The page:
6.2-magnitude quake rocks western Turkey, Greek island

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An earthquake with a magnitude of 6.2 struck near the coast of western Turkey at 3:28 p.m. local time on June 12, shaking buildings in the Aegean province of İzmir and rattling areas close to the region, Turkey’s Disaster and Emergency Management Authority (AFAD) announced.

The epicenter of the quake was located 22.98 kilometers of the Karaburun district in İzmir at a depth of 6.96 kilometers, AFAD said.

Two aftershocks further hit the district, the first at a magnitude of 4.9 at 3:35 p.m. local time, and the second at a magnitude of 4.5 at 3:47 p.m. local time.

Turkey’s Kandilli Observatory and the Earthquake Research Institute initially announced the size of the first quake as 6.3, but then revised it to 6.0 later on in the day, indicating that the quake hit a depth of 10 kilometers.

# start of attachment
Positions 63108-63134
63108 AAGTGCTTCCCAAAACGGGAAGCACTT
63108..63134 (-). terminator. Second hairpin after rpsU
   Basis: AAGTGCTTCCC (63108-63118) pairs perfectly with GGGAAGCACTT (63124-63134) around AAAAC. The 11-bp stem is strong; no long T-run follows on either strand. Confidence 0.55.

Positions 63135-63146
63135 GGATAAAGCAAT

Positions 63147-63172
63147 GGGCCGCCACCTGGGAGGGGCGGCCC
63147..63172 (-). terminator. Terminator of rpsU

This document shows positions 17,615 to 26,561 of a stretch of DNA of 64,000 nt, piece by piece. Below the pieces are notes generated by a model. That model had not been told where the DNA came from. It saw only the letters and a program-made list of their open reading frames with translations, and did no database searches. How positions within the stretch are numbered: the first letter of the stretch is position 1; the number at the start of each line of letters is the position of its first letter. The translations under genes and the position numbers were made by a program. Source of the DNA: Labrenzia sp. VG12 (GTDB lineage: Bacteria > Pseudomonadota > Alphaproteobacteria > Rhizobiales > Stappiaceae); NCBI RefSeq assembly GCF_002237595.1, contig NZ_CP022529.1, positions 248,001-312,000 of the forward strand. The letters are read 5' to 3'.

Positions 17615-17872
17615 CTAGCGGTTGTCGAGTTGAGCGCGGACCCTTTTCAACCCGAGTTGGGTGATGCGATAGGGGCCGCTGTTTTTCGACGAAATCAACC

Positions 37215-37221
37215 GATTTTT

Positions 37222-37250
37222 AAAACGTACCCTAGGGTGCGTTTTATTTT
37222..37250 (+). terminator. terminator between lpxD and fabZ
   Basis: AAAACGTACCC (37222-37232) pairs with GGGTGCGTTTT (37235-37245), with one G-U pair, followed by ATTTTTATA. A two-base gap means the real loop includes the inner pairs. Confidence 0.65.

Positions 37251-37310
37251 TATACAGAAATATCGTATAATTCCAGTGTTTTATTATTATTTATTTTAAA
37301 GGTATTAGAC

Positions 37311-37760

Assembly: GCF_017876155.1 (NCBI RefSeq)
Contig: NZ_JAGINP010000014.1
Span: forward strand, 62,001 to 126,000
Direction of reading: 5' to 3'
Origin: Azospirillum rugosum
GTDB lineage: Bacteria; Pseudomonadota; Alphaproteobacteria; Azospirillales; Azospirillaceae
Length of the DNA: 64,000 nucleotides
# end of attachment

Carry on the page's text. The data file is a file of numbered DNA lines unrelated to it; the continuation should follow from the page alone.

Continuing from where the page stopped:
On the other hand, the European-Mediterranean Seismological Centre (EMSC) said on its website that the epicenter of the quake was located some 84 kilometers northwest of İzmir and announced the magnitude as 6.3.

The U.S. Geological Survey (USGS) said the epicenter of the quake was in the Aegean Sea, 11 kilometers south of Plomari, a village on the southern coast of Lesbos.

The mayor of Plomari, Manolis Armenakas, told ERT state television: “We have damage to several buildings, old and new. We are now evaluating the damage.”

The Greek Institute of Geodynamics also confirmed the quake shook the eastern Aegean, close to the Samos and Lesbos Islands.

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